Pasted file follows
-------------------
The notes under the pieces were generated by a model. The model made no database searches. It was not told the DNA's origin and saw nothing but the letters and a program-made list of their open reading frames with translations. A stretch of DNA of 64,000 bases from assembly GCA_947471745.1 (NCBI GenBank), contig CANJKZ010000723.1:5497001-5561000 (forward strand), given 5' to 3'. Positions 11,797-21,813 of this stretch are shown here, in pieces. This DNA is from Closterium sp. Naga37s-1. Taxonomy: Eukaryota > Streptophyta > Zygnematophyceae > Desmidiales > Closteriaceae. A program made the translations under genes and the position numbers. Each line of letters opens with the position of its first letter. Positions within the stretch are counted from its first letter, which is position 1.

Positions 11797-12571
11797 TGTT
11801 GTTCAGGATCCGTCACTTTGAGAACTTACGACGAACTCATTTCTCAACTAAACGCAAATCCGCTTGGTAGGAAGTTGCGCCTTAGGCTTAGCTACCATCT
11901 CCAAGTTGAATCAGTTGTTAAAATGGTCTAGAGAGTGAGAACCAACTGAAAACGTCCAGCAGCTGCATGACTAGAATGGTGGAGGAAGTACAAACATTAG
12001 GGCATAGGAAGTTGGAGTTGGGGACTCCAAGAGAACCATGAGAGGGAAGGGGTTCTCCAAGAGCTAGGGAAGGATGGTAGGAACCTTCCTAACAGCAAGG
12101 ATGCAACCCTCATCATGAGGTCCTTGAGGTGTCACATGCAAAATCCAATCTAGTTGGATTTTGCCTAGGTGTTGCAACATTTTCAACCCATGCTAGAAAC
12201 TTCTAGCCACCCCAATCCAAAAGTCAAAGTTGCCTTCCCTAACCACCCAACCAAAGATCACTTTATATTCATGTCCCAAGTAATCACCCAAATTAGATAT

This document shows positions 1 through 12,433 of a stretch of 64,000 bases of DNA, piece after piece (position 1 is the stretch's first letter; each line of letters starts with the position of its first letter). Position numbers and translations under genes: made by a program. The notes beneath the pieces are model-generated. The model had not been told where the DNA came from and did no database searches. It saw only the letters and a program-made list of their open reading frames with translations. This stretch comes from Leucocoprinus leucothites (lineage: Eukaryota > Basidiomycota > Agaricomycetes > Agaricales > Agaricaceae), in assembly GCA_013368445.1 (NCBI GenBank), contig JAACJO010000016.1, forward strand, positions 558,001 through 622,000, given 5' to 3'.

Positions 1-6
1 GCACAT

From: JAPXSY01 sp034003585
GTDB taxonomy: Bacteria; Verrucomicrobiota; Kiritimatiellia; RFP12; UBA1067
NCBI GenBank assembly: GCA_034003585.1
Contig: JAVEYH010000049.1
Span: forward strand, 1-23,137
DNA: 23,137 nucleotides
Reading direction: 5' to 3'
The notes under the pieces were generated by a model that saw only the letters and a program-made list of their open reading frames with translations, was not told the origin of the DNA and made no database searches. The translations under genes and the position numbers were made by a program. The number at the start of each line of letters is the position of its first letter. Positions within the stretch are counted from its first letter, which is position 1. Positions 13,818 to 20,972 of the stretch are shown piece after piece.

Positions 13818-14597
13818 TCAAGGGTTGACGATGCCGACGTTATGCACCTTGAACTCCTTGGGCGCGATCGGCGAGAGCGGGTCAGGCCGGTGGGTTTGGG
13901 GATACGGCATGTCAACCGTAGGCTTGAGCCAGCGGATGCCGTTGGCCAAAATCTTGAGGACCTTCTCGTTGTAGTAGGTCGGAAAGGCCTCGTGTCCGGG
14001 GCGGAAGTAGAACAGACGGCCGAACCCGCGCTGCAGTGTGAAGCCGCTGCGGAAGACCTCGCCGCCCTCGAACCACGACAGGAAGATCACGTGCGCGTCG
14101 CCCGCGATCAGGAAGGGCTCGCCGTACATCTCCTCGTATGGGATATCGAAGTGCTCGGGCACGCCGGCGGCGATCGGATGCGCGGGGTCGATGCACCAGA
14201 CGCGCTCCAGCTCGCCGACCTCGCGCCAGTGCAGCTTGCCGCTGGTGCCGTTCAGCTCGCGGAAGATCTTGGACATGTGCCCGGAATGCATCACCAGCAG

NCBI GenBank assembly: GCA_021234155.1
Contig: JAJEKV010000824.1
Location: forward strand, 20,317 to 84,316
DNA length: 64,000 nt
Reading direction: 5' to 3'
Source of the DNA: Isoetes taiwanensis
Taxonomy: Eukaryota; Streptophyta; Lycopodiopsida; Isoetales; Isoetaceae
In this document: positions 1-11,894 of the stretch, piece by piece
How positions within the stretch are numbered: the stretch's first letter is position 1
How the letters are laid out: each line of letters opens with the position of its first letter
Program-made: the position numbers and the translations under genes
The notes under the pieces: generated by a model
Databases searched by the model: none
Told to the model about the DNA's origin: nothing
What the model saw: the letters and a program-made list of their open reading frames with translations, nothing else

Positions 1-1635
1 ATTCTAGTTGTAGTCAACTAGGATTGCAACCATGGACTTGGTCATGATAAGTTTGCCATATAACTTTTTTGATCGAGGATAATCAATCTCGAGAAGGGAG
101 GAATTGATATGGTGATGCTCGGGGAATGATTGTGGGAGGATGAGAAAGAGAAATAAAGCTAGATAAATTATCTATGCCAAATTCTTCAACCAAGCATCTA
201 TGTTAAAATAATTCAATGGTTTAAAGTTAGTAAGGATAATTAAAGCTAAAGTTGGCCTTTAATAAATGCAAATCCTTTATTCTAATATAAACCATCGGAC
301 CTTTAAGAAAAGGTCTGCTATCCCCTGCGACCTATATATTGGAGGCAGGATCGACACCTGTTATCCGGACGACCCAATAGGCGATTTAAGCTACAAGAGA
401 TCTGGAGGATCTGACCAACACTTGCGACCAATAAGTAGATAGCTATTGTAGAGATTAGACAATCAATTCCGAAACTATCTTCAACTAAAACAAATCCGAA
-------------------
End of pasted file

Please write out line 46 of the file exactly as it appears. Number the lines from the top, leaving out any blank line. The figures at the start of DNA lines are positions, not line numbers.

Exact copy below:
401 TCTGGAGGATCTGACCAACACTTGCGACCAATAAGTAGATAGCTATTGTAGAGATTAGACAATCAATTCCGAAACTATCTTCAACTAAAACAAATCCGAA